23 August 2015 | Fig Trees | Ficus fistulosa | Ficus variegata |
The most common fig tree at Admiralty Park should be the Common Yellow Stem Fig (Ficus fistulosa). It is found in almost every corner of the park. Its identity became obvious when it is in its fruiting season, with the tree trunk and branches packed with bundles of figs. There s another fig tree with similar appearance except for the size of the tree and shape of the leaves --- Common Red-stem Fig (Ficus variegata). For a while, I was confused between the two species when I first saw them in the same park.
When I visited the park this month, I decided to pay special attention to both of them to take some additional pictures for comparison, especially their young plants. As luck would have it, both type of fig trees were fruiting.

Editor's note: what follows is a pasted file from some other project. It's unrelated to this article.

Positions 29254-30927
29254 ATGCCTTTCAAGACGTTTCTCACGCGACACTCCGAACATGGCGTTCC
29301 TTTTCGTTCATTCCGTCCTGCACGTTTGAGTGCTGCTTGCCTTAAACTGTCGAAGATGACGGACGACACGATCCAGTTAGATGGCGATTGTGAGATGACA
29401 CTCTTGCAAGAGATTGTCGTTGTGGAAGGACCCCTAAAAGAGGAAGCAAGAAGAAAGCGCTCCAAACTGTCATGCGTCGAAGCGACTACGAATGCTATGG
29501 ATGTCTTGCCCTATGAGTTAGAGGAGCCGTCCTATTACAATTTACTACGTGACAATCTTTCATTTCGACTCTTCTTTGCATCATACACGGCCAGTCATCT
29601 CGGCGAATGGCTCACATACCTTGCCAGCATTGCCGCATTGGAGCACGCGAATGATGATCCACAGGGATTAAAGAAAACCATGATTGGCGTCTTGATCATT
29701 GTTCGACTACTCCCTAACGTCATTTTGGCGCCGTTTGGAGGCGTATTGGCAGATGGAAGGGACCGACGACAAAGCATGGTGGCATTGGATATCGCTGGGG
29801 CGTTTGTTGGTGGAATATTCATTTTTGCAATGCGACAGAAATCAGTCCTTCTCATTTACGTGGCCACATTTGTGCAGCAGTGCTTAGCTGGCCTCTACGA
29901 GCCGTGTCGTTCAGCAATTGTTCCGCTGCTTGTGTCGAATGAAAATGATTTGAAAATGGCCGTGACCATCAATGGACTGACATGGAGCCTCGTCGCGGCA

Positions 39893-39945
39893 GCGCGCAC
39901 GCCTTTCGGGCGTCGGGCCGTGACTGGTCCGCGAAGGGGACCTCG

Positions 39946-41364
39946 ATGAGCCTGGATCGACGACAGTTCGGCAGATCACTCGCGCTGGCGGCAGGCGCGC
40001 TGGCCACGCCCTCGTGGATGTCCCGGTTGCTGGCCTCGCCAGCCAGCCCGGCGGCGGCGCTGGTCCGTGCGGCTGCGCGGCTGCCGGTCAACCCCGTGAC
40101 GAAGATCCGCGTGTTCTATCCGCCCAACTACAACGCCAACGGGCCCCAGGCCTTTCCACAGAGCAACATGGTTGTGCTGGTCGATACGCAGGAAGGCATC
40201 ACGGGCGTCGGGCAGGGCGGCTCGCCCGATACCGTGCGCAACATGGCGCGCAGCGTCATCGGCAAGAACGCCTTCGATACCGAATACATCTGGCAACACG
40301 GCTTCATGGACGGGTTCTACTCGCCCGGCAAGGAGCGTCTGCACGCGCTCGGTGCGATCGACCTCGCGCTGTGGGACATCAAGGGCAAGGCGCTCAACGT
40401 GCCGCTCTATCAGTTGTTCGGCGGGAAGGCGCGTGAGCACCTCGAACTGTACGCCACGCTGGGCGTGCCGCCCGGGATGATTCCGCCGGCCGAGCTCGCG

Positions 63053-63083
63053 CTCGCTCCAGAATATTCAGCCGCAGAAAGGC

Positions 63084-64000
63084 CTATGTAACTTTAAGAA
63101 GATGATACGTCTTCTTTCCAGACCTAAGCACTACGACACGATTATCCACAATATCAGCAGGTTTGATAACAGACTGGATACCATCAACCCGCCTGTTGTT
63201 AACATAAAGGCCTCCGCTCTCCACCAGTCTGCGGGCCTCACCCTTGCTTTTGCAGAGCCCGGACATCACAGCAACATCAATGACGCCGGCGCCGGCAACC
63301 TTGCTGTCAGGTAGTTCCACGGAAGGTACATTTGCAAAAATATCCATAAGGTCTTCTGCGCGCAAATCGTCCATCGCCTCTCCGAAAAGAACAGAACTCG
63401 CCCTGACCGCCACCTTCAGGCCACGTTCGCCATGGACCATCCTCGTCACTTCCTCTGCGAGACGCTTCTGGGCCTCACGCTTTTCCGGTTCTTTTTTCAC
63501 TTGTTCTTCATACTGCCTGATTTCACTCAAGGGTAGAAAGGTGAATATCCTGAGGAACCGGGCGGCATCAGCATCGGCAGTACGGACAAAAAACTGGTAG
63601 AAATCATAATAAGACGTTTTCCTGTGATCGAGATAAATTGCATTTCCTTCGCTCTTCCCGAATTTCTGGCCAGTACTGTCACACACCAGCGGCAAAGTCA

This broad-leaved plant on the right that looked like the young Ficus variegata is actually not a fig tree. It is commonly known as Nappy Plant (Claoxylon indicum) from a different family Euphorbiaceae. It has long leaf stalk (petiole) which is similar to that from Ficus variegata. Nappy Plant happened to be common plant in this park.
Generally, figs are good food source for many wild animals, big and small. Besides the 2 fig species shown above, there are several other fig species in the park. Two of the less common are a climber (Ficus recurva) and a tall tree (Ficus hispida). As the fig trees produce abundance of fruit regularly throughout the year, the animals can always be assured of some food source around.